Origin opts for long-term strategy over mass sales
Steam sales may pay dividends in terms of units shipped, but this comes at a real cost to the value of IP, says EA's David DeMartini.
In an interview with Games Industry International, the boss of EA's digital download service Origin pointed to differences between his company's attitude and that adopted by Valve's rival Steam service.
Steam offers regular sales of entire catalogs of games, slashing prices by as much as 75 percent.
"We won't be doing that," said DeMartini.
"Obviously they think it's the right thing to do after a certain amount of time. I just think it cheapens your intellectual property."
To DeMartini, the problem is one of massed short-term sales versus long-term profits.
"I know both sides of it, I understand it. If you want to sell a whole bunch of units, that is certainly a way to do that, to sell a whole bunch of stuff at a low price," he explained.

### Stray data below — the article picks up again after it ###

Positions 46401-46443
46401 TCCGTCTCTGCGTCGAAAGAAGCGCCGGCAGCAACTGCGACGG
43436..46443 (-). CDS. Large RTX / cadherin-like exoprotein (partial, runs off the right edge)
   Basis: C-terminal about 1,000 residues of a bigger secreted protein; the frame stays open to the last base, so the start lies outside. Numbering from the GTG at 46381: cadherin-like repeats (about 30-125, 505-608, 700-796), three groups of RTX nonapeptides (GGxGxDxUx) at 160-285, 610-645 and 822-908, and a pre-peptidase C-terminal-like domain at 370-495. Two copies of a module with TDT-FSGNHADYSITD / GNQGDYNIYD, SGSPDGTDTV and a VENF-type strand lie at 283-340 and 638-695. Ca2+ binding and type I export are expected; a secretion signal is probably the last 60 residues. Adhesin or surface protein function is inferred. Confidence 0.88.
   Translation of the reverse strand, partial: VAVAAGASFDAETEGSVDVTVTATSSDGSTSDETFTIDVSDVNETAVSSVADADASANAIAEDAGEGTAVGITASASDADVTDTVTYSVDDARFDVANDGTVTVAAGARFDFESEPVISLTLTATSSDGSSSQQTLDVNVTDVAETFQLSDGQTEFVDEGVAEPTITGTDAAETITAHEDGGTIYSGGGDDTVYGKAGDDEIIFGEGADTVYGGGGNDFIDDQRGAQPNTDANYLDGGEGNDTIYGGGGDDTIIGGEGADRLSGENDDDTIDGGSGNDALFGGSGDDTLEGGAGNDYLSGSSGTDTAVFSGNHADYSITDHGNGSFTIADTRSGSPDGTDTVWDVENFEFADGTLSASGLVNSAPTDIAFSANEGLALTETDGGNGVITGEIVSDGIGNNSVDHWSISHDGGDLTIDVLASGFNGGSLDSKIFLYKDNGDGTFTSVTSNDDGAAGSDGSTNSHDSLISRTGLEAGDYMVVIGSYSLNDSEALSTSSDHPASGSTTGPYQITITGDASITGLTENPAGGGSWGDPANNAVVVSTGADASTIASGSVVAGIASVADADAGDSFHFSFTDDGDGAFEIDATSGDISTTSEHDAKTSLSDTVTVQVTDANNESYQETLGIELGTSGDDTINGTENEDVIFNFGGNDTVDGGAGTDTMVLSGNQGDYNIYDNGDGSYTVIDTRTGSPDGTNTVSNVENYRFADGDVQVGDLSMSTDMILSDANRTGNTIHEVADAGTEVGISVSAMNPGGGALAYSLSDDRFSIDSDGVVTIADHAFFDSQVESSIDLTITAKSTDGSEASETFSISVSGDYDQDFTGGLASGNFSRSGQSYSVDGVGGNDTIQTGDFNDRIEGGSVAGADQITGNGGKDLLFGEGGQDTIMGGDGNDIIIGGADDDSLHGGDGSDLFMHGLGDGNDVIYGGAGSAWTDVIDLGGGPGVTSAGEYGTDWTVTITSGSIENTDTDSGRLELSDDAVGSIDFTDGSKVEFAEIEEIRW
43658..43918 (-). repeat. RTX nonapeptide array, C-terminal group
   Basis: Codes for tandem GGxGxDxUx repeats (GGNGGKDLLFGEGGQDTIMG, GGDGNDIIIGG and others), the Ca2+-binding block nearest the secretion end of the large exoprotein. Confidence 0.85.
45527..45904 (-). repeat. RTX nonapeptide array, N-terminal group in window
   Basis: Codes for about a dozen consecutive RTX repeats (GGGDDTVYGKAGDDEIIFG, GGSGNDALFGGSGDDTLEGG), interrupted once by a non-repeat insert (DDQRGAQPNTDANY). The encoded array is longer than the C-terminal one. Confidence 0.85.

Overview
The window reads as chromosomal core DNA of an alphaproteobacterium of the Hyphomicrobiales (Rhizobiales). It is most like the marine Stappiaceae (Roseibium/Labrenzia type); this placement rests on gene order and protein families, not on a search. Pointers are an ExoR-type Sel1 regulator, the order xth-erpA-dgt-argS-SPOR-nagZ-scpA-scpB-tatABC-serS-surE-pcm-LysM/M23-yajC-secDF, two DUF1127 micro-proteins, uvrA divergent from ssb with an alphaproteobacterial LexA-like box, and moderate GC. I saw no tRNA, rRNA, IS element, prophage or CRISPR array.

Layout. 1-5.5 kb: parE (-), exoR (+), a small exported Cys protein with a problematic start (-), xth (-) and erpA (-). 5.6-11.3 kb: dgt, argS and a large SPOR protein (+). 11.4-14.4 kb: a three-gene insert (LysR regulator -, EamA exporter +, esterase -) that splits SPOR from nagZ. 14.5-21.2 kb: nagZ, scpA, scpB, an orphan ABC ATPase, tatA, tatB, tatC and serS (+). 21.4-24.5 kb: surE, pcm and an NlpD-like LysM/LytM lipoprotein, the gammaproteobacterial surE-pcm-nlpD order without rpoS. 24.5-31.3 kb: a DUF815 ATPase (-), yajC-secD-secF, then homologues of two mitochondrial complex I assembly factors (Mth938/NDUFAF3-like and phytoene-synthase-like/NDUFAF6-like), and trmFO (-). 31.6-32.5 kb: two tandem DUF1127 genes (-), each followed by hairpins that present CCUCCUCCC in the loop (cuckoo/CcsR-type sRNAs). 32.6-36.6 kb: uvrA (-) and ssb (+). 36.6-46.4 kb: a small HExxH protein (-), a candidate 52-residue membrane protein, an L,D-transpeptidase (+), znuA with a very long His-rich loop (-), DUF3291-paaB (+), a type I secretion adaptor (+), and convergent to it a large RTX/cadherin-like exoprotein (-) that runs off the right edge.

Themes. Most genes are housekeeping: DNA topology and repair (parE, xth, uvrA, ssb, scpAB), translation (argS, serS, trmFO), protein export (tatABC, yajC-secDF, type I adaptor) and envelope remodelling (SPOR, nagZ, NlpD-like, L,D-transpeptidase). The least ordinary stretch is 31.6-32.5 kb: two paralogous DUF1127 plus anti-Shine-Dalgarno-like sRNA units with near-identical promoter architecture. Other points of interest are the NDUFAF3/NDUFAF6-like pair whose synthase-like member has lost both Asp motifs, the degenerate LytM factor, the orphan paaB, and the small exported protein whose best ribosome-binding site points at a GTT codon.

"The gamemakers work incredibly hard to make this intellectual property, and we're not trying to be Target. We're trying to be Nordstrom.
"When I say that, I mean good value - we're trying to give you a fair price point, and occasionally there will be things that are on sale you could look for a discount, just don't look for 75 percent off going-out-of-business sales."
He went on to clarify that Valve's "old-school" approach of slashing prices to reflect the cost of sales was only one way of doing things, hinting that EA's own attitude was that value can be extended over time by engaging with the audience.
"We don't have the old-school approach that you're describing," said Demartini.
"We're all about building as big a universe as we can, and there are multiple ways to build the universe. One way is to discount the price, the other is to form a longer-term relationship with them and draw them in that way."